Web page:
Now, a minute is a long time if you're spraying a fresh summer's breeze at someone's head. But I'd think it would be even longer for the person who was the target of said refreshing aerosol based scent. If someone is spraying air freshener at me in that fashion, I'm certainly not going to just sit there for an entire minute as they do so! Why didn't this person get up and deck this lady? (Oh. Wait. Flori-duh. Maybe the Rascal scooter that they use to get around had malfunctioned in some manner. Or perhaps the oxygen tubing got tangled up somewhere. You can't swing a dead cat in Flori-duh without hitting someone on oxygen.)
According to the police, the crazy spraying woman told them, "I will do it again, and take it to the Supreme Court because I have the right to breathe fresh air." Um, yeah. That's about your typical Florida argument right there. Quoting things that don't exist. That and/or pretending to know what's in the Constitution and the Bill of Rights. See, while I agree that breathing fresh air is desirable, I'm not really recalling it being in the Bill of Rights OR the Constitution. Let's see...freedom of speech...right to arm bears...a warrant would be nice...speedway trials....unusual crullers....huh. Nope. Nothing about fresh air in there.
And to complete the Flori-duh trifecta, we saunter on over to Tallahassee where the AP informs us of a one Richard Irby who is a "...55-year-old man known for biking around Tallahassee wearing nothing but a thong". Well, this can't end well.
Said Mr. Irby "...is facing a misdemeanor charge of disorderly conduct for exposing himself." What did I tell ya? Not ending well. Any sort of grundle exposure is not a well ending.
Mr. Irby is 6-foot-3 and weighs 220 pounds. And he was wearing a thong. JUST a thong. Well, yes, I'd say that he WAS exposing himself at SOME point, as I don't think that a thong is designed to contain 220 pounds of a 6 foot, 3-inch cyclist! It's barely designed to contain anything, let alone...THAT!But let's just think about this for half a second. :::shudder:::: Yes, yes! I know it's not pleasant. Half a second, that's all!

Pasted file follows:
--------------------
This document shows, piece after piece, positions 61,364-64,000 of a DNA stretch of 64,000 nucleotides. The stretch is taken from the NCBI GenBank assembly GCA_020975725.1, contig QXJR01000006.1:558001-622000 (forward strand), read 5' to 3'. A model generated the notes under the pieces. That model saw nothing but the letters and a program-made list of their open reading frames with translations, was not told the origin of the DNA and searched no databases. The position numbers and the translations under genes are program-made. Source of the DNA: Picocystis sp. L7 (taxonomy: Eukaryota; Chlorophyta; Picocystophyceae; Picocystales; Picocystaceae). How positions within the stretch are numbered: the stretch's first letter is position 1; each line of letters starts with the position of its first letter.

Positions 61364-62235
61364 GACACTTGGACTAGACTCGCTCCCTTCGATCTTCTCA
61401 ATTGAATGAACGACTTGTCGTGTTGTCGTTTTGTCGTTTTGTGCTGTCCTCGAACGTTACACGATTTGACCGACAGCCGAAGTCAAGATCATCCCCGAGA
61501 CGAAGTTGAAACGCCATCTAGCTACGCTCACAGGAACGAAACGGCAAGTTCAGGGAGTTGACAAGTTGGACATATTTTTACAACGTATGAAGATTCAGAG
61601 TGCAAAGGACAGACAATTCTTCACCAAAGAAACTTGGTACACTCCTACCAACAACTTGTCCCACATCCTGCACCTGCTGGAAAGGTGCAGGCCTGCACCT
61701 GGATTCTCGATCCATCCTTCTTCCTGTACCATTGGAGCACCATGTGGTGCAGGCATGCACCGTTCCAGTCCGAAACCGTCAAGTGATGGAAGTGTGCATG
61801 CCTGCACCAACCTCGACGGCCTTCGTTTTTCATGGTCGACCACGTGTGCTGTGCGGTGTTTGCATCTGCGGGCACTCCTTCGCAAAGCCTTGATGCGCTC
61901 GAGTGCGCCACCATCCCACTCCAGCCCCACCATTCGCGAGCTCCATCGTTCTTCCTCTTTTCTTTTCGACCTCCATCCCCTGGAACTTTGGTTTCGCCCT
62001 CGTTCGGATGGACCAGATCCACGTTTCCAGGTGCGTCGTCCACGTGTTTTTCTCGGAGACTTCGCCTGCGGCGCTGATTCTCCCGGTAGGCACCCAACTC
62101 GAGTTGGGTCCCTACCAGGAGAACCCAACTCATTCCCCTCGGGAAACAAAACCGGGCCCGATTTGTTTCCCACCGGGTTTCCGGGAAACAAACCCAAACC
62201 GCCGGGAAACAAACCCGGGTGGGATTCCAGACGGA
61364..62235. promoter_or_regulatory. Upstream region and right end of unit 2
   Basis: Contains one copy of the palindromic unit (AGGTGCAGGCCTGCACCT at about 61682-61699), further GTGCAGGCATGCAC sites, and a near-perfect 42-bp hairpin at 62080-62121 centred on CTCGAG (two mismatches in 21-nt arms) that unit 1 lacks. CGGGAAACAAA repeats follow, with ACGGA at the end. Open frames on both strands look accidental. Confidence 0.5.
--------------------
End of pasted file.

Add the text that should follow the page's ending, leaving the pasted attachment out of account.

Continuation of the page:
TampaBay.com reports that "...Irby suffered a traumatic brain injury while in high school." Ah-ha! And another piece of the puzzle falls into place. "Almost four decades later, he still walks and speaks with difficulty. Problems with concentration and a tendency to behave oddly keep him from working." Really? "A tendency to behave oddly"? Really? A guy busting around town on a bike wearing a banana hammock is behaving oddly? Thanks for that, Captain Obvious.
OK, look, this one has a pretty simple solution. It seems pretty clear that the guy wasn't trying to expose himself. I also don't think that he's trying to hurt anyone or offend anyone. That being said however, I don't think that he has the ability to exercise discretion in certain situations...like those requiring pants. If there's any sort of rational thinking going on at the DA's office there in Tallahassee, they'll make a deal with this guy. They'll tell him he has to at least wear a pair of shorts when he rides his bike. If they don't have any complaints about him riding with just a thong for the next...6 months? Is that fair? 6 months with no "Oh, my God!" complaints and the charges get dropped? Seems reasonable to me.
Then again, pants seem reasonable to me. Someone get that guy some trousers and let's hope that sanity prevails for this one.